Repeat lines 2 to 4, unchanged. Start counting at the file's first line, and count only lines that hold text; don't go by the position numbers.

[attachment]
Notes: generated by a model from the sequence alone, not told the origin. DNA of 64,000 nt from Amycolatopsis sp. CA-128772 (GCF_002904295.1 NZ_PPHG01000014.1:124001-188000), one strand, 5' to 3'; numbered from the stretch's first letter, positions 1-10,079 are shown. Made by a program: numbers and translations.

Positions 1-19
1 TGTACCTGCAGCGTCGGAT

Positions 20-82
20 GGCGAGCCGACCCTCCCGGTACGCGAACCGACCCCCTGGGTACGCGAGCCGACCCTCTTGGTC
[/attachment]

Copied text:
Positions 1-19
1 TGTACCTGCAGCGTCGGAT

Positions 20-82